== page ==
What concerns me (on a broad level, not in direct response to the quoted post) is that many families seem to decide that their child is tracking down a particular course and won't ever need competency with this or that. It may be a STEM student discounting history or literature. It may be a language intensive student discounting science. Both concern me very much. Kids change so much through the years. As does life. I think you need to be prepared to learn how to understand a wide range of subjects.

 

 

 

 

 

I completely agree. When I hear moms ask for a light math curriculum because their child won't be going to college, I cringe. The one major goal I had with my sons was teach them sufficiently that they would not be able to say that they could not do something because they were unprepared. Now I don't think I could have prepared them for Harvard but I do feel that they are prepared to go into any field they desire in college. Kids change a lot in the teen years. My oldest made a total switch from the idea of being a history major and going to law school to being a petroleum engineer in his last semester of his senior year. Incredibly he had received scholarships for the history major at his school of choice and he was able to get scholarships in engineering at the new school.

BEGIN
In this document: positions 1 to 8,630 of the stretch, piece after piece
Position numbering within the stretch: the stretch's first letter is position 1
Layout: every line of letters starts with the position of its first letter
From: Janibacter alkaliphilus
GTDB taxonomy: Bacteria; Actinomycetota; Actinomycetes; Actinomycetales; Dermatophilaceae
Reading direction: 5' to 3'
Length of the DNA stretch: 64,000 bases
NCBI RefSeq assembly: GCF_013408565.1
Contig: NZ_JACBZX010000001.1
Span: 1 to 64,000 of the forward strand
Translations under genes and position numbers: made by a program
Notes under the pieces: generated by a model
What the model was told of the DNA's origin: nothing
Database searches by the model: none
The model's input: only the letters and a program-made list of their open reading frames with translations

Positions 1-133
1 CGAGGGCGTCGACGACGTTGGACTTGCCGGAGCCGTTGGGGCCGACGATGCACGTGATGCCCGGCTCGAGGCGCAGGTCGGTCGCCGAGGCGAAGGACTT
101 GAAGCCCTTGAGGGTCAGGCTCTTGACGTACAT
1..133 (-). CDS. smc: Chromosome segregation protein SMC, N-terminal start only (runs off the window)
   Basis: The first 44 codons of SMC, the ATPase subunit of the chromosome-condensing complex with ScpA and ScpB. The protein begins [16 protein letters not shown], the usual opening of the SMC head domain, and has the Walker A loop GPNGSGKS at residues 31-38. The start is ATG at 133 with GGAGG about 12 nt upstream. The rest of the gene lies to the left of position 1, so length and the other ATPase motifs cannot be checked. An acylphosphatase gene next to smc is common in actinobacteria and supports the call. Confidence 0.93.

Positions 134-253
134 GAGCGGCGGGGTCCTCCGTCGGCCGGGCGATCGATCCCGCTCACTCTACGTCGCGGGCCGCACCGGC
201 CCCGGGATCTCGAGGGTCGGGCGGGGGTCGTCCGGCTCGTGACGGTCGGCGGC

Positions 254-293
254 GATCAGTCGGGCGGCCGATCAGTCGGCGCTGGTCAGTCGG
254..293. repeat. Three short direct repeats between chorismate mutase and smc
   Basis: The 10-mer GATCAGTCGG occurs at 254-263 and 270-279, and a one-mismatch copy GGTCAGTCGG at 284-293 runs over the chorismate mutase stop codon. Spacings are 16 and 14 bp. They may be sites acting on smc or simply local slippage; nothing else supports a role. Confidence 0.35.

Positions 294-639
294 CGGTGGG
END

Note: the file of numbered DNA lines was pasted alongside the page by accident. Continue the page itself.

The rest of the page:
Instead of going the AP route, we utilized dual enrollment options for history, government, economics, philosophy, etc. For some reason AP designation has always scared me. I think the problem is more that I would be so worried to teach it making sure that I covered everything necessary that I would end up driving everyone crazy.

 

I read posts of moms with kids who begin taking AP courses in 9th and end up taking 5 APs in their senior year alone and I'm in awe. I don't think my kids could have done that with me as the teacher.

 

 

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Ruth